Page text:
Amy Roberts: Wiping out the coronavirus without a square to spare |

Amy Roberts: Wiping out the coronavirus without a square to spare

I think my favorite thing about social media is how quickly everyone earns a PhD in the topic du jour. The constitutional and impeachment experts from a few weeks ago are now infectious disease specialists, medical professionals, and/or doomsday survivalists. I never thought I’d see the day when toilet paper was a currency, but here we are.

Personally, I’m not especially worried about the coronavirus. I grew up in a house that had carpet in the bathrooms, drank Boone’s wine in college, and was once bit by a baboon during a tug-of-war over a loaf of bread, which I later ate. I’m pretty sure my immune system is next-level.

It is an odd feeling though to be professionally removed from all the hype. This is the first time in my career there’s been a global pandemic I haven’t been paid to talk about in some fashion. I started out as a journalist and covered a number of health-related stories, including the avian flu and SARS. Less than a month after I switched professions and began working in media relations for a hospital, the swine flu nabbed all the headlines. In that role, I fed information to reporters hungry for a local angle.

These were all big stories at the time, but I don’t recall hoarding toilet paper ever being part of the conversation. I still can’t quite figure out how sneezing, coughing, and a shortness of breath has resulted in this now worldwide shortage of Charmin.

I’m not prone to getting my health facts from a man who just a few days ago admitted he did not know people die from the flu.”

The panic surrounding the coronavirus has likely been escalated due to social media, which was still a relatively new form of communication at the time of the swine flu outbreak. Of course, it doesn’t help that we have a president who is, at best, a recklessly impulsive, science-denying, incompetent fool utterly incapable of managing a hangnail, much less a pandemic. I’m not sure about you, but I’m not prone to getting my health facts from a man who just a few days ago admitted he did not know people die from the flu.

“I never heard those numbers. I would’ve been shocked. I would’ve said, ‘Does anybody die from the flu?’ I didn’t know people died from the flu,” Trump said to press last Friday after he toured the Centers for Disease Control.

I want to be shocked, I really do. But the bar is just so low anymore. What do you expect from a guy whose strategy to combat a potentially fatal disease is to encourage people to go to work, because, well, he’s got a hunch it’s not really as deadly as experts from the World Health Organization say it is?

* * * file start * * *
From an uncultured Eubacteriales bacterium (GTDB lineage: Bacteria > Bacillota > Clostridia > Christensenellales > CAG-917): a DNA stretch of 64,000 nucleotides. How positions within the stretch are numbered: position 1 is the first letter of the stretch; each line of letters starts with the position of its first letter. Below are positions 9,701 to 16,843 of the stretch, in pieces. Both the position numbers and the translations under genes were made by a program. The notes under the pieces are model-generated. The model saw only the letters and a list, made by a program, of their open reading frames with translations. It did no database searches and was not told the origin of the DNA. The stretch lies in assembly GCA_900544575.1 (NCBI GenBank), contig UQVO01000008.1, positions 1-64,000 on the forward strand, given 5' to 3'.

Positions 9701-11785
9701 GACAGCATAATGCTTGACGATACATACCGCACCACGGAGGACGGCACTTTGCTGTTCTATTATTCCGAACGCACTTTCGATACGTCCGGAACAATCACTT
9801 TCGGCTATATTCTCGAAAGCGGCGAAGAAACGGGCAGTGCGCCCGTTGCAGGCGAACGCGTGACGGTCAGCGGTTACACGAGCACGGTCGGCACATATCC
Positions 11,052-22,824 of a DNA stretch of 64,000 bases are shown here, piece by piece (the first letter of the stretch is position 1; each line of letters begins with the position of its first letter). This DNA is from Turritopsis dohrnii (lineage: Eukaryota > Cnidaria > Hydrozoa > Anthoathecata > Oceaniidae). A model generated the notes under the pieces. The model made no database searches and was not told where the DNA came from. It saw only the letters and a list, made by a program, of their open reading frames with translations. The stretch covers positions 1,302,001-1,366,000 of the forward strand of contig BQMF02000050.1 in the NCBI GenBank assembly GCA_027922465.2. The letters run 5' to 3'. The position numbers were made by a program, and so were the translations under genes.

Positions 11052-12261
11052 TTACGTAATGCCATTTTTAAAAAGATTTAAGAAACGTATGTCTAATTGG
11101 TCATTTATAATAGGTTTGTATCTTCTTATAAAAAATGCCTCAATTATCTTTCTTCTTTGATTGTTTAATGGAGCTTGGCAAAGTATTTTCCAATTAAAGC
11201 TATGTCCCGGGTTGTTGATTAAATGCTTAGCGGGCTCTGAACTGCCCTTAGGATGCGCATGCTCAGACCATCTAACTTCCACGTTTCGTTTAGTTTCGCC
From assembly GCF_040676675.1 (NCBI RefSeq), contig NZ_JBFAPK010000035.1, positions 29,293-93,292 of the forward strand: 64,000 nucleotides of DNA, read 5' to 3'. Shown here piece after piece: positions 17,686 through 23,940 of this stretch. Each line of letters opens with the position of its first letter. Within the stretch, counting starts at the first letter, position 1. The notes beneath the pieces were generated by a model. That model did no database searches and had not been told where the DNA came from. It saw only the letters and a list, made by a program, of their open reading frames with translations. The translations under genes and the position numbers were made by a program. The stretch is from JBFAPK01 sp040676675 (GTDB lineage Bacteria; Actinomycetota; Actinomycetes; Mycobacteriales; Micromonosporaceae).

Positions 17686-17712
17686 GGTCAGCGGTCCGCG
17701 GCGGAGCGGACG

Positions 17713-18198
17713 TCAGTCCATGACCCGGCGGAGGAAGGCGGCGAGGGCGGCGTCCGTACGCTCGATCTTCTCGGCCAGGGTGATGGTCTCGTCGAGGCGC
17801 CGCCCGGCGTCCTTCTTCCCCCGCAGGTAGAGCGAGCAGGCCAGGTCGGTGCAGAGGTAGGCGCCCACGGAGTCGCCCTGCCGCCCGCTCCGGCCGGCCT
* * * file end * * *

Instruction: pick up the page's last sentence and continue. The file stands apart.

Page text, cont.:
“Now, this is just my hunch,” he said in an interview on Fox News. “Based on a lot of conversations with a lot of people that do this, because a lot of people will have this, and it’s very mild, they’ll get better very rapidly, they don’t even see a doctor, they don’t even call a doctor, you never hear about those people, so you can’t put them down in the category of the overall population, in terms of this corona flu, and/or virus. So you just can’t do that. So, if you know, we have thousands or hundreds of thousands of people that get better just by, you know, sitting around and even going to work. Some of them go to work, but they get better.”

And if that isn’t enough to reassure you, there’s this: Trump seems to believe he has a genetic predisposition to intelligence because his uncle taught at MIT. “He was a great super genius,” the president said before furthering his case with this gem, “I like this stuff. I really get it. People are surprised that I understand it. Every one of these doctors said, ‘How do you know so much about this?’ Maybe I have a natural ability.”

While I am sure the doctors at the CDC were indeed dumbfounded, I’m equally as sure it had nothing to do with the president’s scientific acumen, especially considering just moments prior he admitted he had no idea people died from the flu. Or, who knows, maybe they just have uncles who are also prone to being dumbfounded.

Like all good outbreaks, the headlines and the hysteria will eventually move on. But in the meantime, I’m not shaking anyone’s hand. Not because of the coronavirus, but because people are out of toilet paper.

Amy Roberts is a freelance writer, longtime Park City resident and the proud owner of two rescued Dalmatians, Stanley and Willis. Follow her on Twitter @amycroberts.

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